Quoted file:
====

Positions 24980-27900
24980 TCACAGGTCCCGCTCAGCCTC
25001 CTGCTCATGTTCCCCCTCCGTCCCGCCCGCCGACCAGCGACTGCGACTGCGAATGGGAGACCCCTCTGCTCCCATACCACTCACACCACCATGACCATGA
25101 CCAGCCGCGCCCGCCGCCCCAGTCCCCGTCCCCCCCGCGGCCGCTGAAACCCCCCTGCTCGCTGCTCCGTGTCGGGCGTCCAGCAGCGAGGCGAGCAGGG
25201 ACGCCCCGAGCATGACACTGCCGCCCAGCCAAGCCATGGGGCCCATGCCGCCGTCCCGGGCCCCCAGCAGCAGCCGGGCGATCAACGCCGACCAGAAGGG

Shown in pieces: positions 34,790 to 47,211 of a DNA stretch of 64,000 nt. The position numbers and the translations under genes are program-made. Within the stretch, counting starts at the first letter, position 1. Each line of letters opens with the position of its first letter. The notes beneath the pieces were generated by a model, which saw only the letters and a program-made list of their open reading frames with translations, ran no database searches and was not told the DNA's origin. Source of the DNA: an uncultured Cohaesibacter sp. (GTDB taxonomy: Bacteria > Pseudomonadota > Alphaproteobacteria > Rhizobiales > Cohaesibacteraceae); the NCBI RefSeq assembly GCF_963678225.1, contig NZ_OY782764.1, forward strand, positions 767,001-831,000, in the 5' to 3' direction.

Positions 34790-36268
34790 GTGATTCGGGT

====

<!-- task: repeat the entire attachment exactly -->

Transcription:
Positions 24980-27900
24980 TCACAGGTCCCGCTCAGCCTC
25001 CTGCTCATGTTCCCCCTCCGTCCCGCCCGCCGACCAGCGACTGCGACTGCGAATGGGAGACCCCTCTGCTCCCATACCACTCACACCACCATGACCATGA
25101 CCAGCCGCGCCCGCCGCCCCAGTCCCCGTCCCCCCCGCGGCCGCTGAAACCCCCCTGCTCGCTGCTCCGTGTCGGGCGTCCAGCAGCGAGGCGAGCAGGG
25201 ACGCCCCGAGCATGACACTGCCGCCCAGCCAAGCCATGGGGCCCATGCCGCCGTCCCGGGCCCCCAGCAGCAGCCGGGCGATCAACGCCGACCAGAAGGG

Shown in pieces: positions 34,790 to 47,211 of a DNA stretch of 64,000 nt. The position numbers and the translations under genes are program-made. Within the stretch, counting starts at the first letter, position 1. Each line of letters opens with the position of its first letter. The notes beneath the pieces were generated by a model, which saw only the letters and a program-made list of their open reading frames with translations, ran no database searches and was not told the DNA's origin. Source of the DNA: an uncultured Cohaesibacter sp. (GTDB taxonomy: Bacteria > Pseudomonadota > Alphaproteobacteria > Rhizobiales > Cohaesibacteraceae); the NCBI RefSeq assembly GCF_963678225.1, contig NZ_OY782764.1, forward strand, positions 767,001-831,000, in the 5' to 3' direction.

Positions 34790-36268
34790 GTGATTCGGGT